Business-IT alignment is a strategy that prioritizes objectives around reducing costs, improving agility, and increasing the return on IT investment.
Although business and IT teams have vastly different roles and purposes, they ultimately share one underlying objective: to offer a seamless and satisfying customer experience that has a positive impact on business outcomes.
Traditionally, business professionals and IT departments operated in their functional silos, each dedicated to their area of focus. However, there has been a philosophical shift towards improving the collaboration between teams so that an enterprise’s business needs and goals can be anticipated and considered throughout the decision-making process. One DevOps technique demonstrated the many benefits associated with breaking these silos down, and its success has encouraged organizations to rethink the more traditional, compartmentalized approach in favor of improving communication and participation across departments.
The divide between IT and business is so culturally evident that it reads like a punchline to a workplace joke. Today, companies recognize the need to align IT and business: A recent *Gartner report predicts that half of the organizations worldwide will achieve increased IT-business collaboration by 2022.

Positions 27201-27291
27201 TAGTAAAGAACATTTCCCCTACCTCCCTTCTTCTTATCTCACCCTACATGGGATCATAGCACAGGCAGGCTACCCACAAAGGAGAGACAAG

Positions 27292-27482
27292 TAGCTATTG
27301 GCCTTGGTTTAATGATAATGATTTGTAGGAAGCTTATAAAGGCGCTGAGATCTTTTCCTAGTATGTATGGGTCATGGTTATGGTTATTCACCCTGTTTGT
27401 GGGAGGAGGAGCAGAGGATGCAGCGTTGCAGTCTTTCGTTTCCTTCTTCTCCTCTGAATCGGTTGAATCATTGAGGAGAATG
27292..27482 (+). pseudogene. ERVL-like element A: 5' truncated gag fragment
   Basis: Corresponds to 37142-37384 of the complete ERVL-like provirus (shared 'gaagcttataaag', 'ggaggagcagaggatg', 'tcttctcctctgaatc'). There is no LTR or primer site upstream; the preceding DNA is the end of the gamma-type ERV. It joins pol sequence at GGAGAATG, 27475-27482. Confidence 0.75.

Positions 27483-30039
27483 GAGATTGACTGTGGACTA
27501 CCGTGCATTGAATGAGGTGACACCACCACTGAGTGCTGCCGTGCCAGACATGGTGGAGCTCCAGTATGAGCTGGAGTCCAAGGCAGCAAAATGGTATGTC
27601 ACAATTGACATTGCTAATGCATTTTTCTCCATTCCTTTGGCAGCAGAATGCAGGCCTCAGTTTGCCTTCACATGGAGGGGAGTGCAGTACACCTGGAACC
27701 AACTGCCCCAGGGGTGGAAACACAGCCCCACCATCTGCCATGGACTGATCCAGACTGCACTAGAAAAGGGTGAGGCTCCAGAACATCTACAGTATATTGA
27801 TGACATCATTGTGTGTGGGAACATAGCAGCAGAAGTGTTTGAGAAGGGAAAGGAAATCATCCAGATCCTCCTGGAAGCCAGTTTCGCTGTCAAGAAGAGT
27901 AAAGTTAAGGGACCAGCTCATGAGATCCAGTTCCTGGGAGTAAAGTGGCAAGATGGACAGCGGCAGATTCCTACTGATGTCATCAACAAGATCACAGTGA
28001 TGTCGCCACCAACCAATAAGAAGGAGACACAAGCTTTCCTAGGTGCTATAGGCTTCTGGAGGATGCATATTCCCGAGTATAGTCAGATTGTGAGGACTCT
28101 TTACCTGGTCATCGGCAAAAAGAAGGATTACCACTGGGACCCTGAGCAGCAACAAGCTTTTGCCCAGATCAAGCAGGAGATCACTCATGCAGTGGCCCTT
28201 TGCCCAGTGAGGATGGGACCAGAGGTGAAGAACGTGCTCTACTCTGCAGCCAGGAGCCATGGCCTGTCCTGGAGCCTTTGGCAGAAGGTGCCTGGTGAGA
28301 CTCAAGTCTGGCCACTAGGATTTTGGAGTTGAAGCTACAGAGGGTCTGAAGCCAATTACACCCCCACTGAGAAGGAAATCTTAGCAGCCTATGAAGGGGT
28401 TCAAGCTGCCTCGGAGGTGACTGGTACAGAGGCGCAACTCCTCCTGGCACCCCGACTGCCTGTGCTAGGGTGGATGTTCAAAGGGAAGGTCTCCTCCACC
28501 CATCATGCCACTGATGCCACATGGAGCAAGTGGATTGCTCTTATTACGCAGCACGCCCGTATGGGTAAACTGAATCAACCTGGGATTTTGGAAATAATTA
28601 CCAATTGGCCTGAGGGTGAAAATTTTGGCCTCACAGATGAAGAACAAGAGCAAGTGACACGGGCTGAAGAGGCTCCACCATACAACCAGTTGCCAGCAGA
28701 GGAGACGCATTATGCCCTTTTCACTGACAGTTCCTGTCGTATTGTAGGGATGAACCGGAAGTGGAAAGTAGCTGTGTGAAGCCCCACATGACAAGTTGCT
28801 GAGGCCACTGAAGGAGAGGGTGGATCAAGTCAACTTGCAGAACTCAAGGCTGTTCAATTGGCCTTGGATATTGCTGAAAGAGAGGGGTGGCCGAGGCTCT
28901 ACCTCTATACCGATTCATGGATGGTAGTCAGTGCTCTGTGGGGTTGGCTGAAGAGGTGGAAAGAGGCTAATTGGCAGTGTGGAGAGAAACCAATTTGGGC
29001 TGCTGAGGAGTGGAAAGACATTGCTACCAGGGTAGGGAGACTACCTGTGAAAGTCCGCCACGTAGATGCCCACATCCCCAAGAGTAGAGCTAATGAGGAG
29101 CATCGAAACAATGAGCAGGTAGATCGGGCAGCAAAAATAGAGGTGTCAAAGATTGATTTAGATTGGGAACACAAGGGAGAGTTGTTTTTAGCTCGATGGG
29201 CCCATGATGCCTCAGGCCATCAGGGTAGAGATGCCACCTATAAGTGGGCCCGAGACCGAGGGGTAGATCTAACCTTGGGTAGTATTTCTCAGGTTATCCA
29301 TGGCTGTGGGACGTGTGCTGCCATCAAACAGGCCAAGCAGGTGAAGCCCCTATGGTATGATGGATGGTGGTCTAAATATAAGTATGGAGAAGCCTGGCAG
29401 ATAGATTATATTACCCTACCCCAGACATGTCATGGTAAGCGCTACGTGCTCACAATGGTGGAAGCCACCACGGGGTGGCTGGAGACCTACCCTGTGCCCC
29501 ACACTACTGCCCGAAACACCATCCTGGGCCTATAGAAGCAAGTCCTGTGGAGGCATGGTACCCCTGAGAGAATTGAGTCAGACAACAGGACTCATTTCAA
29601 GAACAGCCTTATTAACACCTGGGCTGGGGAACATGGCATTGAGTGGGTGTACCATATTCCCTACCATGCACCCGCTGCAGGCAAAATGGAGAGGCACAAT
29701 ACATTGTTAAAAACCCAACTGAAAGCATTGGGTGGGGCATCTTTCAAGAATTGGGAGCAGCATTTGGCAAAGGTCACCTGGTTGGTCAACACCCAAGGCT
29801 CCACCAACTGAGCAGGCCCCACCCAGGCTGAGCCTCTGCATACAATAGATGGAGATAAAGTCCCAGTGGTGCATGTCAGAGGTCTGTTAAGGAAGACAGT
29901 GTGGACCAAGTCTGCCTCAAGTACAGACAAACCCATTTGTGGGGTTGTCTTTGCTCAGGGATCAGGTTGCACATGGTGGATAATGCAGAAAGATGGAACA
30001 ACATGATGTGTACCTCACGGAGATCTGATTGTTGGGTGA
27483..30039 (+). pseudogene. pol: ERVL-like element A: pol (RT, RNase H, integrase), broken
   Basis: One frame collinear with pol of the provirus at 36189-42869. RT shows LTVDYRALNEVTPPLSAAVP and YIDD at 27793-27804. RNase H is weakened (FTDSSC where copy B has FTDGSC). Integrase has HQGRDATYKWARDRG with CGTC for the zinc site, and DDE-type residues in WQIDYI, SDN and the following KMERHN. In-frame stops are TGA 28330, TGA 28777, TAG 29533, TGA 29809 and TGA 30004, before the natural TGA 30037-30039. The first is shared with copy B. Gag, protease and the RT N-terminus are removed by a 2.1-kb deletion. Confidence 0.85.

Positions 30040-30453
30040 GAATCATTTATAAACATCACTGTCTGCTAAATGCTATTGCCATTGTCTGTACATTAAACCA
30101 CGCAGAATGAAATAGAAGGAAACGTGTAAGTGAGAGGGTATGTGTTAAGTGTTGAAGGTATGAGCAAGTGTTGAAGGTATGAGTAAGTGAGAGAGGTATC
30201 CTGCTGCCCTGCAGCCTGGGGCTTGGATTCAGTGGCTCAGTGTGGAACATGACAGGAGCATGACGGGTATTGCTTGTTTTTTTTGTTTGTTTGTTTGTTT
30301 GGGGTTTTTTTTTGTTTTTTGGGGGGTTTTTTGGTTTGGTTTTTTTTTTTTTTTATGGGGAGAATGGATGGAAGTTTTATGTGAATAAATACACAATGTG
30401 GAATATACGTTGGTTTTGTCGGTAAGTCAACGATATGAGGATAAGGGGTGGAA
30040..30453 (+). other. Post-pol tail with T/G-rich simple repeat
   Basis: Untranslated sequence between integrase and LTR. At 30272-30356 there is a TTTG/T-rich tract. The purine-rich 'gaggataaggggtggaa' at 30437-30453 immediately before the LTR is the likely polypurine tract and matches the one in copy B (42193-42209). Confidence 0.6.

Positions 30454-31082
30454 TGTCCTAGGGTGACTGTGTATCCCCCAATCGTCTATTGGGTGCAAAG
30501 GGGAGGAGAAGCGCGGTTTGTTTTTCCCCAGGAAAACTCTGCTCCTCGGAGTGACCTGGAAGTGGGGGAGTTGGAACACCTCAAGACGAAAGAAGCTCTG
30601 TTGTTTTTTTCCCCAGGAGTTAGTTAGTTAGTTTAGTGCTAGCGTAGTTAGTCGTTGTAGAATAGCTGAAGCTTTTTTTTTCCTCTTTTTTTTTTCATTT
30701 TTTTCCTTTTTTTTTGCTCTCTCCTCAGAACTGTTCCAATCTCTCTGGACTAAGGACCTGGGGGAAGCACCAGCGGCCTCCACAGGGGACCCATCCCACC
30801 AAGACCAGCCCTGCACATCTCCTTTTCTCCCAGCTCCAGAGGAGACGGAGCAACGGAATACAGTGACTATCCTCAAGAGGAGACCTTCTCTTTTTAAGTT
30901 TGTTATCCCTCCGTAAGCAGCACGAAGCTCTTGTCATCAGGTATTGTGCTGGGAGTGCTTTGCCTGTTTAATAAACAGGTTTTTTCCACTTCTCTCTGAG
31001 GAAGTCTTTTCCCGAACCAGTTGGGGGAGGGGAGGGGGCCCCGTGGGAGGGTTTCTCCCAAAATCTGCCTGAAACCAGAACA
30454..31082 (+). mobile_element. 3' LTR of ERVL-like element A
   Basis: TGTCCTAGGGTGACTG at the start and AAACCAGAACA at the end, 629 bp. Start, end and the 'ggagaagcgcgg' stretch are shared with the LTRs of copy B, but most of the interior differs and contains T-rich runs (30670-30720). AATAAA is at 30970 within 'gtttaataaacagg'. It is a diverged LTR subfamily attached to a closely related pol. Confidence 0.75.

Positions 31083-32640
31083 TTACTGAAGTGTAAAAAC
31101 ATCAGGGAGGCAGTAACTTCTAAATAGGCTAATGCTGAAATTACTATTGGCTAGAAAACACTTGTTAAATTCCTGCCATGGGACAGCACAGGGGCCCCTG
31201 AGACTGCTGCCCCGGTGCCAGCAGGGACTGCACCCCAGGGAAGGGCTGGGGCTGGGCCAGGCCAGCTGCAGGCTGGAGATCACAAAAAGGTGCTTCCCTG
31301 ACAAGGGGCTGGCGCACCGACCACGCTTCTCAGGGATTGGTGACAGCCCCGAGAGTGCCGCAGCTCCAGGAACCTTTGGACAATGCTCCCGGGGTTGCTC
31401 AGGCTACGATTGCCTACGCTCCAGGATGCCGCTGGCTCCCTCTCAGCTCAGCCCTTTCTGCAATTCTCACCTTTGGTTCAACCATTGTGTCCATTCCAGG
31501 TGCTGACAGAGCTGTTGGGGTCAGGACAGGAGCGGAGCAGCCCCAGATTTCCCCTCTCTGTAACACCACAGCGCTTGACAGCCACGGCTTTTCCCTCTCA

In this article, we’ll look at IT-business alignment, including problems when IT and business units aren’t aligned, benefits of alignment, and even best practices and strategies to take your alignment from an idea into action.
What do you think are the problems with the current state?
Most companies can agree that business and IT aren’t working as closely as possible to optimize their service and product delivery. The oft-cited reason? Traditional business units function very differently from technology. Other reasons: Stereotypes perpetuate misconceptions about how business sees IT and vice versa. Non-IT personnel thinks IT is too technical to understand, and they might fail to recognize that IT participates in core revenue-generating activities like sales, marketing, customer service, etc.